Boy wonder has matured according to expectations
Paddy McBrearty's rapid march up the ranks is no surprise to those who know him, writes Dermot Crowe
IN 1980, medieval times to a young Turk like Paddy McBrearty, Kilcar won the Donegal senior football championship after a long-awaited breakthrough. Their victory was built around a prodigious scoring performance from another outstanding teenage talent: the McBrearty of his day, Martin McHugh. For years Kilcar were thirsty for scores, then all of a sudden they had them on tap.
McHugh went on to make his first appearance for Donegal a year later and inspired them to an Ulster title two years after that. But they were lean times. It would be another nine years, in the twilight of McHugh's career, before Donegal's All-Ireland dream was realised. They were thankful for it at any time. McBrearty has been born with the proverbial silver spoon in his mouth by comparison.
Already, at 19, he has pocketed two Ulster senior medals and the coveted Celtic Cross. There is no disputing his talent and exciting prospects but he has been fortunate to arrive at the time he did.
And yet he was only 17 when he came on against Antrim in 2011, having turned out for the county minors the same day. When they were defeated later that year by Dublin in the All-Ireland semi-finals, McBrearty was looking ahead to his Leaving Cert year. Last year he juggled that onerous school duty with his inter-county football commitments, tailoring his training to suit. He had the composure to handle the twin pressures.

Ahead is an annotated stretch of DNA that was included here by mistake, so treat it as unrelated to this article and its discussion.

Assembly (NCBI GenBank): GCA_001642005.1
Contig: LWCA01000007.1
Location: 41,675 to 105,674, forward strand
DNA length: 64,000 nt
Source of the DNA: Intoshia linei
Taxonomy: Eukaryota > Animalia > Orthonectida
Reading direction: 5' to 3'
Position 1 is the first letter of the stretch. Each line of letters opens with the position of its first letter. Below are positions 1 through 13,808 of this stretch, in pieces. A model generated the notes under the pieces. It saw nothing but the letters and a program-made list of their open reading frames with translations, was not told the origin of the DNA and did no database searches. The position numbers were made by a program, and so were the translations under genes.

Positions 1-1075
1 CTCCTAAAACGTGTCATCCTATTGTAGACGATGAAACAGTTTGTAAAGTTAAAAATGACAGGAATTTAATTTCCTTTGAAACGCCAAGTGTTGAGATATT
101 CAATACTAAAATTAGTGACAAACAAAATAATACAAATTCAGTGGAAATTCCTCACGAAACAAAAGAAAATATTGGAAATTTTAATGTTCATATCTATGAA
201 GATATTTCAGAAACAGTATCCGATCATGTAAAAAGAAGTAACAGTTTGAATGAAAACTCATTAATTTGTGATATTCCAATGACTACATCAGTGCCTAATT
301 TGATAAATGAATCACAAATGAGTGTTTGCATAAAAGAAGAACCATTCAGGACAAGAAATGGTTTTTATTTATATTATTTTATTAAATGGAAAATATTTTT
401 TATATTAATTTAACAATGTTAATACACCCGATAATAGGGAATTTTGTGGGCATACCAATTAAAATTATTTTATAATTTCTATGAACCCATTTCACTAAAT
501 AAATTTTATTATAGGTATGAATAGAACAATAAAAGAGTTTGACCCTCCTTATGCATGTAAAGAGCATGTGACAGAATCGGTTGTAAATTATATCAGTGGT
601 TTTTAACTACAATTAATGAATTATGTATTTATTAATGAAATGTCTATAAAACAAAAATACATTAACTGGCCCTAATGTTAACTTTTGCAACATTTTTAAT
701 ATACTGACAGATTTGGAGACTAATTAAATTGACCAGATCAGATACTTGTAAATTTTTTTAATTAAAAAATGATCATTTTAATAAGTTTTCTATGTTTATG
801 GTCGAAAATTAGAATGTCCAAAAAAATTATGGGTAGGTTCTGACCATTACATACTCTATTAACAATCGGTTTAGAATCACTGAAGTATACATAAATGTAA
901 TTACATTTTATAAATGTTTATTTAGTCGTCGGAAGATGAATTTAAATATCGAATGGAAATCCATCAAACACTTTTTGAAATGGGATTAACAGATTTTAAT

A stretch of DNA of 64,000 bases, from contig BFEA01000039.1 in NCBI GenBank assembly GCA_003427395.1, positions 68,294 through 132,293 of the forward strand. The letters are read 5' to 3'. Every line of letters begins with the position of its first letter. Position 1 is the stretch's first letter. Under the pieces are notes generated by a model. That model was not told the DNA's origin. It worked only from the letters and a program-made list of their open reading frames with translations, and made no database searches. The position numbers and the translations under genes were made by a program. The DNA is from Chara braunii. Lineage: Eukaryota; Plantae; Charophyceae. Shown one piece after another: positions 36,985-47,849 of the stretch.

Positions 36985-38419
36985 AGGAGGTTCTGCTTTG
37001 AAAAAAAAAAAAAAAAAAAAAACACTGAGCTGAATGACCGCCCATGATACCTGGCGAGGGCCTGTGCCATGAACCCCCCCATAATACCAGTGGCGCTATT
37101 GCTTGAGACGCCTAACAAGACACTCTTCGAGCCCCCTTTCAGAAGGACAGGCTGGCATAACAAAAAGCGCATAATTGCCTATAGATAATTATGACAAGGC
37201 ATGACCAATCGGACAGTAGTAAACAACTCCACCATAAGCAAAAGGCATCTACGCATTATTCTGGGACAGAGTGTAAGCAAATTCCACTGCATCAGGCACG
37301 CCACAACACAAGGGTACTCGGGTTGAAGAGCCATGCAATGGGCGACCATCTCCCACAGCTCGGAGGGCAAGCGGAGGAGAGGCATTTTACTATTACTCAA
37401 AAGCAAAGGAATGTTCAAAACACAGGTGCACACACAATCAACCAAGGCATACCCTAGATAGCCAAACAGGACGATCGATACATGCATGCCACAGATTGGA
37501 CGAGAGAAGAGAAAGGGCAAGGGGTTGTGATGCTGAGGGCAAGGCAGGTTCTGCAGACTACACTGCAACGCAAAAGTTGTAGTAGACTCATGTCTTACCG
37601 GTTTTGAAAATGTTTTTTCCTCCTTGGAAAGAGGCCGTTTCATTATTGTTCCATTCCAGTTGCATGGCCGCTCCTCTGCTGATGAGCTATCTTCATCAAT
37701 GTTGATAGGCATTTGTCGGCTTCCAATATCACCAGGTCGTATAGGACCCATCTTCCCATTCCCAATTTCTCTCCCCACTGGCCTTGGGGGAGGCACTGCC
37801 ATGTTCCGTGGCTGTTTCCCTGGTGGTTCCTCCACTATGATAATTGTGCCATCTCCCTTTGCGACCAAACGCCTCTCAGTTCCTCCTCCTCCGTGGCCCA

"It's torture sometimes," he said in an interview earlier last year. "There are people pulling out of you everywhere. Training's an hour away from where I am in Donegal. We head away at 4.30 and mightn't come back until nine. Then I'd have to study for two hours. Of course it's tough, but there are only a couple of months left."
McBrearty is a rapidly rising star in Donegal's attacking constellation. This year he is emerging from the shadows of experienced luminaries Michael Murphy and Colm McFadden into a leader in his own right. The furore over a heavily-publicised incident in their final league game against Dublin in which there were claims he had been bitten could have stalled his progress but he has handled it well. The proof came emphatically in a man-of-the-match performance against Tyrone, a pressure game if ever there was one. McBrearty, far from being cowed, thrived and grew into a serious player.
He cleverly set up a first half goal for McFadden but the moment most refer to came in the second half after a Seán Cavanagh point had drawn Tyrone level and given Mickey Harte's men much confidence. With 49 minutes gone a ball to the right wing, near the sideline, was gathered by McBrearty with his back to goal. He wheeled around Dermot Carlin and cut through on the outside and followed path in along the endline. A Tyrone challenge from Martin Penrose, arriving diagonally, looked set to halt him in his tracks but he rode the challenge, held his nerve like a veteran and popped the pass with the cover drawn. Ross Wherity finished and the goal was the breaking of Tyrone and the winning of the match. It was McBrearty's creation, a mix of power and vision. McBrearty added two more points and stamped his class on the match.